• Directly Challenge Your Anxious Thoughts. Now that you know how to name your anxiety and recognize anxious thoughts when they appear, it’s time to strip them of their power with an assertive challenge. If you know, for instance, that you tend to catastrophize when anxious, you can challenge those thoughts by countering them with your own authentic voice of reason. For example, you can challenge the idea, “No one I meet at the party tonight is going to like me, and it’s going to be miserable” with, “That’s my anxiety talking. I can’t know what anyone will think of me. But, I know I’m warm, friendly, and funny, and there’s no rational basis for thinking others won’t see that.” This sort of cognitive reframing can help you break the cycle of anxiety and regain control and confidence. Remember, you are so much stronger than your anxious thoughts!

Managing anxiety is a process, and it can take time to find the strategies that work best for you. Be patient with yourself, and don’t forget to celebrate your progress!

Find the Right Support for You: Anxiety Therapists in NYC

If you decide to seek therapy for anxiety in New York City, then I applaud you for taking the courageous step to help yourself. I recommend looking for an anxiety therapist who fully collaborates with you, facilitates thought-provoking conversations, and challenges you appropriately with care and compassion. The most thoughtful therapists will want to get to know you before jump-starting a treatment plan that may or may not fit your specific needs and preferences. Finally, your therapist is someone who should appreciate you as a whole person beyond your anxiety. You deserve support from a therapist who keeps a steady focus on your strengths and strives to empower you.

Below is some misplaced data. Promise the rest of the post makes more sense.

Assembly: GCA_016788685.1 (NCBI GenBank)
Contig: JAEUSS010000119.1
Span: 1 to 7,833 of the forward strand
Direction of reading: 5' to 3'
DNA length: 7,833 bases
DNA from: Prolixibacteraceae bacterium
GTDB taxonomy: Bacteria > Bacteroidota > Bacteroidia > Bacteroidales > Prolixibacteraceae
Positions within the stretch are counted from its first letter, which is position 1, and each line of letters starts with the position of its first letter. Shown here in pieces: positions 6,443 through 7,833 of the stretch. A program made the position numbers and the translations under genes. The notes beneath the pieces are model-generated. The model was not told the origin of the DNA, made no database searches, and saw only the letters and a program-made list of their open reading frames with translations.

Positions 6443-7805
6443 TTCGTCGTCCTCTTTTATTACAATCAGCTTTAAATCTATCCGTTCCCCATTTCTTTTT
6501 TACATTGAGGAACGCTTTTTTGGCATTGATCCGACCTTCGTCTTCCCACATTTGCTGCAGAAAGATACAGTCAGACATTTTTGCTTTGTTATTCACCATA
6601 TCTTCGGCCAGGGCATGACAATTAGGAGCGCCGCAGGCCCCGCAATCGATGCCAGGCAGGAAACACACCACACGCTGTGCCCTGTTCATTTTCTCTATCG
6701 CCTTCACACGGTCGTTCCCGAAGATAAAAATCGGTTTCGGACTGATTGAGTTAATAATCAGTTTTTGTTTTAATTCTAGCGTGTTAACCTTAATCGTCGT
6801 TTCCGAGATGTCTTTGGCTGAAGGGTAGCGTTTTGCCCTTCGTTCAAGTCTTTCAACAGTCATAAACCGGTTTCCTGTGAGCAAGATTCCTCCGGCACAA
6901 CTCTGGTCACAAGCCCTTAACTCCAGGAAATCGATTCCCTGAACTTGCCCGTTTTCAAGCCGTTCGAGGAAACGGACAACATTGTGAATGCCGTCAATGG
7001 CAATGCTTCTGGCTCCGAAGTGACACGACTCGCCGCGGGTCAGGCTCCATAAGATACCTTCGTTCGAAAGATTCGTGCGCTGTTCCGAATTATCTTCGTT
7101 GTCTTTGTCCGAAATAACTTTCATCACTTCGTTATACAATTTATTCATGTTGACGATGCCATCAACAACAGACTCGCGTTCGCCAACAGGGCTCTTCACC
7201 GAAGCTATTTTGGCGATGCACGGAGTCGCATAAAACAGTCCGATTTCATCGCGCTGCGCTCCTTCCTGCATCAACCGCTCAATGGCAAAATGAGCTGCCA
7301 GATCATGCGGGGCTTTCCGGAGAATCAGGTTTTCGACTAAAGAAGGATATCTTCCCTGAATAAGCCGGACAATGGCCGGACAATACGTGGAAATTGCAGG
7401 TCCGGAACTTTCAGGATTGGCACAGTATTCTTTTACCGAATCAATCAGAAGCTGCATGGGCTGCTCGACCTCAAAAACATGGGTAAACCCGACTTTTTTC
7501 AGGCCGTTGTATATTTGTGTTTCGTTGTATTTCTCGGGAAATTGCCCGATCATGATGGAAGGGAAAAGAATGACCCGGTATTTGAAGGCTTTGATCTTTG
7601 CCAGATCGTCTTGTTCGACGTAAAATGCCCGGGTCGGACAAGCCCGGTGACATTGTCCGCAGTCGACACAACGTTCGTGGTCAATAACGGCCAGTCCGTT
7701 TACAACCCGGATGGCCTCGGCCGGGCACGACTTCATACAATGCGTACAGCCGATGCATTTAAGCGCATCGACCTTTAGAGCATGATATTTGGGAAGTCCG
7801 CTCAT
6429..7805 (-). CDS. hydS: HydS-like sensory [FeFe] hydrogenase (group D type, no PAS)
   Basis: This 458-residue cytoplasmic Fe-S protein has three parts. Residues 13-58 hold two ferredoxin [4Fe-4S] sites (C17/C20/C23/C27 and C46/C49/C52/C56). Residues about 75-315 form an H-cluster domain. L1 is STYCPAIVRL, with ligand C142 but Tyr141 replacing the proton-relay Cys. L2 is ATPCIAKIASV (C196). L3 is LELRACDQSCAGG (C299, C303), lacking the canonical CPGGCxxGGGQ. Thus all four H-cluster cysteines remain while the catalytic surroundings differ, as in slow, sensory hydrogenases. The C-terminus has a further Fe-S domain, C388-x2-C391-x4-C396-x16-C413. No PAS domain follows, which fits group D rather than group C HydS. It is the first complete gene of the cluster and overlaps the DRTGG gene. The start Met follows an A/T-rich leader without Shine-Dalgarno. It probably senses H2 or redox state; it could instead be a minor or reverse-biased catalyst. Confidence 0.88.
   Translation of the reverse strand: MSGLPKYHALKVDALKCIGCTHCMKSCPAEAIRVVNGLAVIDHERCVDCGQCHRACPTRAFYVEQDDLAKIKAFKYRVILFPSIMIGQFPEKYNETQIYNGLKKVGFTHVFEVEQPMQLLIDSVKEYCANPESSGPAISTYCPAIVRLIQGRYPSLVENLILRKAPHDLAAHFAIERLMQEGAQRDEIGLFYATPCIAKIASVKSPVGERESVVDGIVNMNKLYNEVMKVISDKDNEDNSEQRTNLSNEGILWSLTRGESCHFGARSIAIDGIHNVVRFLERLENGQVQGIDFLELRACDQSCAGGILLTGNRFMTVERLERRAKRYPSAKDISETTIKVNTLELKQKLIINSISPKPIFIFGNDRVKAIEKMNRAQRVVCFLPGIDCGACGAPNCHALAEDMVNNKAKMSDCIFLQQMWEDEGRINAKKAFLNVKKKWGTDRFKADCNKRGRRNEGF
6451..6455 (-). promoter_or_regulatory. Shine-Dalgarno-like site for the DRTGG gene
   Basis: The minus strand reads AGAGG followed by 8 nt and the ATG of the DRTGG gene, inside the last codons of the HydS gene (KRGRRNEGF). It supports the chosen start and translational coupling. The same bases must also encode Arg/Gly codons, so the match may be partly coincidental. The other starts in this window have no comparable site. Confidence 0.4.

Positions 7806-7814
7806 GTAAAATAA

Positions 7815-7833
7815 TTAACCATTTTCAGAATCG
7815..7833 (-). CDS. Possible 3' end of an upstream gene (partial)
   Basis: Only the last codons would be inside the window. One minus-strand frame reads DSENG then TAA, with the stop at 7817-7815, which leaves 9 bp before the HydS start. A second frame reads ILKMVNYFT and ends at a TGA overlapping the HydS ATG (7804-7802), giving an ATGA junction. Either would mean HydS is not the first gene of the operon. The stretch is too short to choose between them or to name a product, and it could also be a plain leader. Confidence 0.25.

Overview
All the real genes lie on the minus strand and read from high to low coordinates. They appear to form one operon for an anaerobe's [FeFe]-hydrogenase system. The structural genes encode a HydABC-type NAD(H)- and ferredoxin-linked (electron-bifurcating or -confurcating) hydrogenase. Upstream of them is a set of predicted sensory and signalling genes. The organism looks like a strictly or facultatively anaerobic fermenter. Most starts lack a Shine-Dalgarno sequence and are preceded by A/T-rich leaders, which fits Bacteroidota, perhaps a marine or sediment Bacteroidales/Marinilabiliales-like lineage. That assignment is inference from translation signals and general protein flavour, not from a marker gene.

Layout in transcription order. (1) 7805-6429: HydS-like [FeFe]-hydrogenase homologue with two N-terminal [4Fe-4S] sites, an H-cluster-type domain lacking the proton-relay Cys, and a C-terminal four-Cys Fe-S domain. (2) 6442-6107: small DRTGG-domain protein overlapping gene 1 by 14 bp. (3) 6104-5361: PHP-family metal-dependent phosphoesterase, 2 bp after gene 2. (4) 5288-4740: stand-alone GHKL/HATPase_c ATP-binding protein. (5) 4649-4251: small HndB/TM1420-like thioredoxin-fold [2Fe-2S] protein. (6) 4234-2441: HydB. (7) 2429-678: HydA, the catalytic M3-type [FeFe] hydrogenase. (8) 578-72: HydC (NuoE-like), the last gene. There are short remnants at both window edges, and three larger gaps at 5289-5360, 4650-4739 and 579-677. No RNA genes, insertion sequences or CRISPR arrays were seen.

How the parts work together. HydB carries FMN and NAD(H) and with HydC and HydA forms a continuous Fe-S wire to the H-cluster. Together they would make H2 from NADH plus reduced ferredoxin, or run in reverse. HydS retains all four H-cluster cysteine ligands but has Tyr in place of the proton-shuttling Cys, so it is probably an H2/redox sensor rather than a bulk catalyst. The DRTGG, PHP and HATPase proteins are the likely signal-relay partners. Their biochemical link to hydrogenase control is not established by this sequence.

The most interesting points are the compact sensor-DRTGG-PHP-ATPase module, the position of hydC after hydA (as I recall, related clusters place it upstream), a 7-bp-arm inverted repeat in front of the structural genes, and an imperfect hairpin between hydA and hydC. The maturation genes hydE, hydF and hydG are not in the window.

Get to the Core of Your Anxiety with Therapy for Anxiety in NYC

At Gold Therapy NYC, our approach to helping you manage your anxiety is both collaborative and deeply engaging. Transitioning away from traditional methods that may not have helped you in the past, our therapists aim to create an environment where you feel heard, validated, and actively involved in your healing process. We believe in the power of productive conversations guided by reflection, insightful feedback, and practical guidance. At Gold Therapy NYC, we invest in helping you discover your power so you can thrive. To get started:

  1. Book a Free Consultation.
  2. Learn more about us and our services.
  3. Understand Yourself and Your Anxiety!

Other Therapy Services Offered at Gold Therapy

At Gold Therapy NYC, our skilled NYC therapists are ready to support you with various therapy services to fit your unique needs. With us, you’re not seen as someone who needs fixing but as an individual deserving of holistic healing from the inside out. We offer various therapy services to meet your specific needs and support your feeling more empowered and confident—our additional therapy services for Depression, Life Transitions, Communication & Boundaries, and more. You want to feel better, and at Gold Therapy, we’re here to help you do just that. So why wait? Let’s start the healing process together.